Oh I forgot one more thing……
Halloween this year is important for another reason. According to Zerohedge, on Halloween night 2011, US debt will officially surpass GDP. Stated differently US debt will be greater than 100% of GDP.
Anyway, later that evening we returned home with our bags full of Halloween candy. We were received by our parents and went inside to warm up. As I took off the shirt of my costume, my parents noticed the black and blue marks, red blotches and scrapes over my arms and shoulders. It looked like I had been in bar fight of some kind.
After confessing the story to our parents, the candy disappeared and a long period of imposed austerity was introduced to my brother and myself.
After the bubble the correction is always painful.
Have a great weekend,
Michael Bechara, CPA
Granite Consulting Group Inc.
The airport in Athens, Greece is fairly new as airports go. Built in 2001 it sparkles compared to many airports around the world and it gives off an air of efficiency and order. Perhaps the influence of the German engineers who designed it remains embedded in the foundations.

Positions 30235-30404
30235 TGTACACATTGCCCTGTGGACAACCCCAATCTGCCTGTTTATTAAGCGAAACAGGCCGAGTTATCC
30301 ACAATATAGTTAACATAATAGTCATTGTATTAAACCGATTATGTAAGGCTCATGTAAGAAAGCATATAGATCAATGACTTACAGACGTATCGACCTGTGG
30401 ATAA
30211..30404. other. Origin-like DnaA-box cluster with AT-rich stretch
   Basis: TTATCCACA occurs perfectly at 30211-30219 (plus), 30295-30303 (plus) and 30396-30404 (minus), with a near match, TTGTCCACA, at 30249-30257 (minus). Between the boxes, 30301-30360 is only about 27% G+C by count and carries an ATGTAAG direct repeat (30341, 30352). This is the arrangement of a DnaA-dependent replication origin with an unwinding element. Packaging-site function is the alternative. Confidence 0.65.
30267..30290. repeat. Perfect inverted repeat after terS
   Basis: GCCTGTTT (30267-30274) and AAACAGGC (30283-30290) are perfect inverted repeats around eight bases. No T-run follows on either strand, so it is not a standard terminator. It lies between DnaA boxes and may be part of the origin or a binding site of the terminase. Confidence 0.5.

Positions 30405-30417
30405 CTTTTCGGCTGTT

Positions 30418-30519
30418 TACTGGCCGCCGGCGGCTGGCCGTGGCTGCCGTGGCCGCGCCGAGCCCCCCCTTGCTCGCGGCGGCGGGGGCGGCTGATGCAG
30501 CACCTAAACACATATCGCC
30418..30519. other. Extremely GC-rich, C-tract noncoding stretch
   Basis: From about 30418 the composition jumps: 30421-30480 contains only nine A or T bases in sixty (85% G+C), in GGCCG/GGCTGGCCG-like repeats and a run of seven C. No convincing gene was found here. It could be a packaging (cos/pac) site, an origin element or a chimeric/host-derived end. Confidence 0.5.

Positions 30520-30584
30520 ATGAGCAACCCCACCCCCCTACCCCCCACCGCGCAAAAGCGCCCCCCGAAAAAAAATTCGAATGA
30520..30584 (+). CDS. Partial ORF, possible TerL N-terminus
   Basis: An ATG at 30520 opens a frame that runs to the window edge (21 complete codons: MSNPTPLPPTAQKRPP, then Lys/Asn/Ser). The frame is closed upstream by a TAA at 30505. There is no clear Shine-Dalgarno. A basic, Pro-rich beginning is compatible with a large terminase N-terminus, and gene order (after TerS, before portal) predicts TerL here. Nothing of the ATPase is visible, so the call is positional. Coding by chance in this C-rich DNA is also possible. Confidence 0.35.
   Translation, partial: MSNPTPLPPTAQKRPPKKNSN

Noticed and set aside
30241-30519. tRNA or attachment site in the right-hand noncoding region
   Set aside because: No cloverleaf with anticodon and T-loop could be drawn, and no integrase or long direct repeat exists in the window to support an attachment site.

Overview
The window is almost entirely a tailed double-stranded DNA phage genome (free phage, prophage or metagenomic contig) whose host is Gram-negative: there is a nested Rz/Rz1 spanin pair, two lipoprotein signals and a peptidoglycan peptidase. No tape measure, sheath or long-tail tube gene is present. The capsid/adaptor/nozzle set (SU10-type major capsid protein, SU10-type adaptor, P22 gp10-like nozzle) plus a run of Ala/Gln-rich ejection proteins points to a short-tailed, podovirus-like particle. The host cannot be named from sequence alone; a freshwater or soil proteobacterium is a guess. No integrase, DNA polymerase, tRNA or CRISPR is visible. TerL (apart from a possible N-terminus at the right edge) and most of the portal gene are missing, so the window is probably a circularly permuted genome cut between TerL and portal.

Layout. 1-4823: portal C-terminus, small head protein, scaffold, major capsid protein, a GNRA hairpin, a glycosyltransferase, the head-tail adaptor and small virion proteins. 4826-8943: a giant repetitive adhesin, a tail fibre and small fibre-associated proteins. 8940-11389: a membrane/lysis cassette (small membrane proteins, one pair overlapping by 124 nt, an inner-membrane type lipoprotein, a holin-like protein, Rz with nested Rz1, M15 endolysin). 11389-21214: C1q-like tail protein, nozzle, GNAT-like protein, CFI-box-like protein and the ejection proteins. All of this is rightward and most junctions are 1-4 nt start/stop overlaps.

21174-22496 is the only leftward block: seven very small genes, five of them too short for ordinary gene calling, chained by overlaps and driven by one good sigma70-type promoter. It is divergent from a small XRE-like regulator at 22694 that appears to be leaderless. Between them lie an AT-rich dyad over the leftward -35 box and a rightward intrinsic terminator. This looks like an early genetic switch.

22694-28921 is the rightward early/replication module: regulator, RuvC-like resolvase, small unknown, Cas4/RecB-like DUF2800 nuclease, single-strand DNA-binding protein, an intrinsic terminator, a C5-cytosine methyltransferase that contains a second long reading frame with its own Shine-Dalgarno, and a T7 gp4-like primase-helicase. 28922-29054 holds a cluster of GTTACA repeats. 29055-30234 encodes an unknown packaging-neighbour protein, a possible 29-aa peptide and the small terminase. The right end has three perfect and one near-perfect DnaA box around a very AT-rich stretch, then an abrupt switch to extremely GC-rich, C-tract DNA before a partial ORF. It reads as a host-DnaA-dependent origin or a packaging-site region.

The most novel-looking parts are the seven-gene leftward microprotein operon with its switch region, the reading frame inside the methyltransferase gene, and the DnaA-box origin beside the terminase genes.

As we pulled out of the Athens airport, I could not help but look at the hills and landscape surrounding the airfield. Even in the middle of the night, I could see the golden landscape and tell tale olive trees of a Mediterranean country.
They may have a new airport, but Athens is undoubtedly ancient.
As my driver guided the small car around the turns and through the tunnels, we dispensed with the small talk quickly and started talking about real subjects. I really liked the guy, he had a great name (Michael) and had an easygoing way about him.
“Nice road”, I teased the driver while predicting his response in my mind.
“Yea, at 20 million Euro per kilometer it’s a real bargain”, he shot back with a smile.
So as the two Michaels drove through the Athenian night, this banter continued. Nothing special was revealed, but we had fun pointing out the ridiculousness of the size of the Greek national debt, how the money was squandered, wasted and stolen and finally how Greece would probably leave the Euro.